KENNEDY SPACE CENTER, Fla. – With one day to go until NASA’s next shot at getting the Artemis I mission off the ground, those in charge provided a timeline update during a pre-launch news briefing Friday morning.
The conference addressed the status of the countdown, as NASA previewed on its blog. Its participants included Jeremy Parsons, deputy program manager of Exploration Ground Systems at Kennedy Space Center, and Space Launch Delta 45 Launch Weather Officer Melody Lovin. The two described timelines for Artemis I in ideal and delay-related scenarios.
Echoing Thursday’s update, Parsons and Lovin reaffirmed that Artemis I will stay on schedule for a launch attempt Saturday afternoon during a two-hour window that opens at 2:17 p.m.
“Last night after the briefing we powered up Orion, we performed all the RF testing, we also powered up the core stage, all looked nominal. We ran final leak checks on the inner tank umbilical, so this was the area that had a leak during launch countdown event one. Again, all passed ambient along with the tail service mast umbilical, so good leak checks there,” Parsons said.
At 2:17 p.m. Thursday, Parsons said the Artemis I countdown was reset to T-minus 45:00:00 and counting. On Friday, a series of launch release system checks will be performed.
“We got a really busy afternoon moving everything into final launch configurations, that’s handrails, heavy equipment, things like that. When we talk about going into tomorrow and the day of launch, activities pick up really early,” Parsons said.
A tanking meeting will convene at 4:45 a.m. with cryo operations to begin at 5:30 a.m. pending what decision is reached. Engine bleed kickstart occurs at 8 a.m. and will continue for an hour, what Parsons said would be a big milestone leading up to the launch. After this, at T-2:20:00, the fuel tank will be brought to flight pressure for a period of time in a pre-press test.
According to Parsons, any delays that may occur ahead of the launch would not lead to a minute-to-minute slip of the launch window itself. While engineers could likely work around small delays, Parsons said Saturday’s schedule is not open to very many changes.
“There’s not a lot of margin in the timeline. It’s very orchestrated, but they may be able to deal with certain, you know, 15-minute delays, 20-minute delays, those sorts of things, and will try and make up time as they go through,” Parsons said.
According to the 45th Weather Squadron’s mission forecast, issued Thursday, the launch has a 60% chance of experiencing favorable weather conditions. In the event that the launch is delayed to Monday, Sept. 5, the weather is expected to improve. At Thursday’s news conference, Lovin said she didn’t expect the weather to be a “show-stopper” in either case, what she repeated Friday.
“Our weather is going to start off at a 40% probability violation, which of course means that 60% ‘Go,’ however we do start evaluating the weather three hours before the launch window opens, of course, that’s right around 11 o’clock or so. So, I do expect to make some no-go calls at some point tomorrow, however as that East Coast sea breeze drifts farther inland, we do expect clearing on the backside of that, and that is the reason why we are turning the forecast to more of an 80% favorability (from 60%) at the end of the launch window tomorrow afternoon.” Lovin said. “...like I said yesterday, I do not expect weather to be a show-stopper by any means for everyone for either launch window.”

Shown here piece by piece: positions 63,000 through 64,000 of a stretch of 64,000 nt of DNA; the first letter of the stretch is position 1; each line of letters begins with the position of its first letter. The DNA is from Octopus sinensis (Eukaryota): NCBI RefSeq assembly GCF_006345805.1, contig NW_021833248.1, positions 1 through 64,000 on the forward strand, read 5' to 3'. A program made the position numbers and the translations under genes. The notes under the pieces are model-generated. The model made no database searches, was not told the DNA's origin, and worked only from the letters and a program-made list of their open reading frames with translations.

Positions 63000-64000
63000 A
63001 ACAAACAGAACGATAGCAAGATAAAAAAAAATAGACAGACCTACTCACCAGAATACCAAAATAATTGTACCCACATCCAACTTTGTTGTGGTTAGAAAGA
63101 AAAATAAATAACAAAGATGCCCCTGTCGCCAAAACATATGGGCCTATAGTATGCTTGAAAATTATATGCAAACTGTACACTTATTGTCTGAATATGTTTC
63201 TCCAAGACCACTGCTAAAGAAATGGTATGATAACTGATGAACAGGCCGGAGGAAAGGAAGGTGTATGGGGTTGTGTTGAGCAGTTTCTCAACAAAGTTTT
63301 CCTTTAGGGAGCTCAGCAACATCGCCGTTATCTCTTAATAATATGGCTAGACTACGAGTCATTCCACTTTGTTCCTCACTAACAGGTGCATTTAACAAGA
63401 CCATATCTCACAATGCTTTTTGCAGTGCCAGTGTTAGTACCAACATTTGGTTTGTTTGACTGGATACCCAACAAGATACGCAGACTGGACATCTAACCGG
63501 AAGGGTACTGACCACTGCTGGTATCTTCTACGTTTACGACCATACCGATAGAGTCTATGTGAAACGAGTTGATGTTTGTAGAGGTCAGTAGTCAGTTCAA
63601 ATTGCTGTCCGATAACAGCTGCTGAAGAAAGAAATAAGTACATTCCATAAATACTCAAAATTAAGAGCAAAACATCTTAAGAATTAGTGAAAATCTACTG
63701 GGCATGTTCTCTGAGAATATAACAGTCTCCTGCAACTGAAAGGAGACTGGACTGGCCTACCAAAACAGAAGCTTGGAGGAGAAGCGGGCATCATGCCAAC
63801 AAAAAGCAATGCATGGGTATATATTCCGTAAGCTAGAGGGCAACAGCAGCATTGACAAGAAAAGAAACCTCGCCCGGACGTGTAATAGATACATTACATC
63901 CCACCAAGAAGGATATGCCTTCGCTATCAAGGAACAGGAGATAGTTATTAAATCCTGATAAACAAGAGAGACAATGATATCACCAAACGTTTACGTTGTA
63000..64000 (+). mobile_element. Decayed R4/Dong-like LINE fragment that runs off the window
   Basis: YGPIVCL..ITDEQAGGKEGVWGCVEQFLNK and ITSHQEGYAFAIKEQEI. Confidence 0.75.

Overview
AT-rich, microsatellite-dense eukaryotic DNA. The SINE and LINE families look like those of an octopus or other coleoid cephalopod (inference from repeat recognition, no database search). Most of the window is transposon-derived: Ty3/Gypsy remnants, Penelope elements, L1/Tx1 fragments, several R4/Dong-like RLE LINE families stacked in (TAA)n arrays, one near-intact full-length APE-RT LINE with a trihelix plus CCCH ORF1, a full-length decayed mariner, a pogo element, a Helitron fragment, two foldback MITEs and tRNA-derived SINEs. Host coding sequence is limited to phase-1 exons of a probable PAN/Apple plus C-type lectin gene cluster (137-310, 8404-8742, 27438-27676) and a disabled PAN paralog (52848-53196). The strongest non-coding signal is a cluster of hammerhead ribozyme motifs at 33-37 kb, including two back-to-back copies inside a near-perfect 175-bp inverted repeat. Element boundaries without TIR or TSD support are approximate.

If the launch is pushed to Monday, Sept. 5, Lovin said the 45th Weather Squadron forecasted a 30% probability violation.
Should the launch be entirely delayed (past Sept. 6), Parsons said the SLS configuration would have to rolled back to the Vehicle Assembly Building to undergo safety checks.
“Our flight termination system is kind of the pacing function for needing to roll back after this launch period... it’s based off retest requirements. So right now the range says every so many days prior to launch, you have to test that flight termination system. Right now, we worked with them, we provided data for little over 20 days since we tested it to launch time. We believe we would need to roll back and retest that system just to meet the range requirements. So right now, after (Sept. 6) we’d roll back, retest,” Parsons said. “It’s a relatively short retest of the flight termination system just to provide confidence to the range that, you know, the public will be safe.”
The launch attempt this latest Monday was waived off because one of the SLS rocket’s four RS-25 engines showed higher temperature readings than the rest because of a bad sensor, officials said. Mission managers now believe they have resolved the issue.
With the delay from Monday in mind, agency officials on Thursday said Artemis I is expected to be a 37-day mission, with splashdown of the Orion spacecraft on Oct. 11.
“There’s no guarantee that we’re gonna get off on Saturday, but we’re gonna try,” Artemis I Mission Manager Mike Sarafin said Thursday. “The technical teams have put in a tremendous amount of work in a very short amount of time to get us here.”
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